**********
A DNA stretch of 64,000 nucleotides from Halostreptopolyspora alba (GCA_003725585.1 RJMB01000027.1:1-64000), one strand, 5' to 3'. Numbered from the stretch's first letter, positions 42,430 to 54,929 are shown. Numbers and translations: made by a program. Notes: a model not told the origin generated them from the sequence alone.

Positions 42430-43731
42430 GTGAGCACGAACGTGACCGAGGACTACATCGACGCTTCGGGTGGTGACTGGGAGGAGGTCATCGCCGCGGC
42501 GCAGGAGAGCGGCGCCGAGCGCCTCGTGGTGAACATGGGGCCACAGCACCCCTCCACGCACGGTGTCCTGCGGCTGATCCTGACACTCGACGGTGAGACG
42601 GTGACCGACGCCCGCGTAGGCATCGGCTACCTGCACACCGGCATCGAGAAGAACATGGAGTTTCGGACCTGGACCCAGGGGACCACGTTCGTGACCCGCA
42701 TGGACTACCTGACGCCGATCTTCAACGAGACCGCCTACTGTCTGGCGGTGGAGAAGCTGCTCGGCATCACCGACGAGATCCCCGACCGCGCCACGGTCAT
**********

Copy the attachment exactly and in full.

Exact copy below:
A DNA stretch of 64,000 nucleotides from Halostreptopolyspora alba (GCA_003725585.1 RJMB01000027.1:1-64000), one strand, 5' to 3'. Numbered from the stretch's first letter, positions 42,430 to 54,929 are shown. Numbers and translations: made by a program. Notes: a model not told the origin generated them from the sequence alone.

Positions 42430-43731
42430 GTGAGCACGAACGTGACCGAGGACTACATCGACGCTTCGGGTGGTGACTGGGAGGAGGTCATCGCCGCGGC
42501 GCAGGAGAGCGGCGCCGAGCGCCTCGTGGTGAACATGGGGCCACAGCACCCCTCCACGCACGGTGTCCTGCGGCTGATCCTGACACTCGACGGTGAGACG
42601 GTGACCGACGCCCGCGTAGGCATCGGCTACCTGCACACCGGCATCGAGAAGAACATGGAGTTTCGGACCTGGACCCAGGGGACCACGTTCGTGACCCGCA
42701 TGGACTACCTGACGCCGATCTTCAACGAGACCGCCTACTGTCTGGCGGTGGAGAAGCTGCTCGGCATCACCGACGAGATCCCCGACCGCGCCACGGTCAT